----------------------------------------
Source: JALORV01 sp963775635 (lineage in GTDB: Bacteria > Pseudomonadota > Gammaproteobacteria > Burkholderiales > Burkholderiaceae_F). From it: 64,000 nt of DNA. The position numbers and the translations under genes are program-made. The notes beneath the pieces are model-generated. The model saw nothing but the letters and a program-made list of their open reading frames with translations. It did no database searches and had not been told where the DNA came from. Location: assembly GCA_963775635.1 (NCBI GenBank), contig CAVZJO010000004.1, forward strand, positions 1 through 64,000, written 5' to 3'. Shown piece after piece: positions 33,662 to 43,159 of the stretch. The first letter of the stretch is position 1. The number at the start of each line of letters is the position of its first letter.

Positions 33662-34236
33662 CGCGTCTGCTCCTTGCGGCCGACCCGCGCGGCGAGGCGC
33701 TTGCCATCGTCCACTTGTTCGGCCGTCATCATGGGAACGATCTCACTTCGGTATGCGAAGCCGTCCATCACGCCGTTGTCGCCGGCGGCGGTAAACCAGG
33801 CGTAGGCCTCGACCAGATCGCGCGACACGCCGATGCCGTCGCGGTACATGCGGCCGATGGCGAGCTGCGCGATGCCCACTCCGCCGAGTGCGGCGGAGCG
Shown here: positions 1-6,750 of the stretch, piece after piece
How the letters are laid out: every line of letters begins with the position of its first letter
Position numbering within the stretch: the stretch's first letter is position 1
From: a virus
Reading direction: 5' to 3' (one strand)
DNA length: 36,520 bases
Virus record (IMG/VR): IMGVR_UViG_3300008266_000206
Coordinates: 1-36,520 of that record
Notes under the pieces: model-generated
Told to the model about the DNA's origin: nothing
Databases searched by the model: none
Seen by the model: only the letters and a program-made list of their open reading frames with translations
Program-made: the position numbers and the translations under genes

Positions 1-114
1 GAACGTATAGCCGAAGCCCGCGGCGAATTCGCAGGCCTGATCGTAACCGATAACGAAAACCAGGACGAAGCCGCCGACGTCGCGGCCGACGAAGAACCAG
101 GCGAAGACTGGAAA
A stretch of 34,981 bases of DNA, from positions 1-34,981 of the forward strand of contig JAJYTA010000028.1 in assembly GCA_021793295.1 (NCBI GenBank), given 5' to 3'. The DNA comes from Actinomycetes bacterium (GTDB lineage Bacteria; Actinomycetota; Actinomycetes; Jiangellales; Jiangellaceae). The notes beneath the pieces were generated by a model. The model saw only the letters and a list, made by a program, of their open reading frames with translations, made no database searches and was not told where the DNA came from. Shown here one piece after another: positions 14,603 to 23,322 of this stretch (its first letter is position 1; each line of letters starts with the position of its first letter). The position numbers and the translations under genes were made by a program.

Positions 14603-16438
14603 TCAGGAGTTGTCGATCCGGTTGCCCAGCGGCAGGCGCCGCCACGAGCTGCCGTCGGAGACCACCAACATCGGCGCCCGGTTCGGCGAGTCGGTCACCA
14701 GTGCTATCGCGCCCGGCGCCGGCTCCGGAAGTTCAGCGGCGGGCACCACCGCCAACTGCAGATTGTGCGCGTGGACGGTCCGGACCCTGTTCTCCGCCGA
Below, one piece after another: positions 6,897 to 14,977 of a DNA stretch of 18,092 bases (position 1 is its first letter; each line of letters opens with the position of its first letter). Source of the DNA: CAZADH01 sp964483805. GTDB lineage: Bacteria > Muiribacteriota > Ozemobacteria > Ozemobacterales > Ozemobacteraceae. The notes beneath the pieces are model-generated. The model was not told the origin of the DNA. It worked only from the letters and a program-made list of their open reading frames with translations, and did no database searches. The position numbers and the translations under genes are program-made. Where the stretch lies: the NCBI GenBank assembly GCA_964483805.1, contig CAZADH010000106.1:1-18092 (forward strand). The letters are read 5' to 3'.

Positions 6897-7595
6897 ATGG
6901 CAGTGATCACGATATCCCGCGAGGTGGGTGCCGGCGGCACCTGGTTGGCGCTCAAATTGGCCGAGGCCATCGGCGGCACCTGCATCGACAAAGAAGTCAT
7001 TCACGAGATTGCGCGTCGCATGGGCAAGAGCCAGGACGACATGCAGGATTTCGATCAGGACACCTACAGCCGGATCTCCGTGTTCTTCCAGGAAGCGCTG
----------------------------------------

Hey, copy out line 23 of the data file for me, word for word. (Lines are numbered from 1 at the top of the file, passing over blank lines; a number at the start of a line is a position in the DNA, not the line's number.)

Positions 14603-16438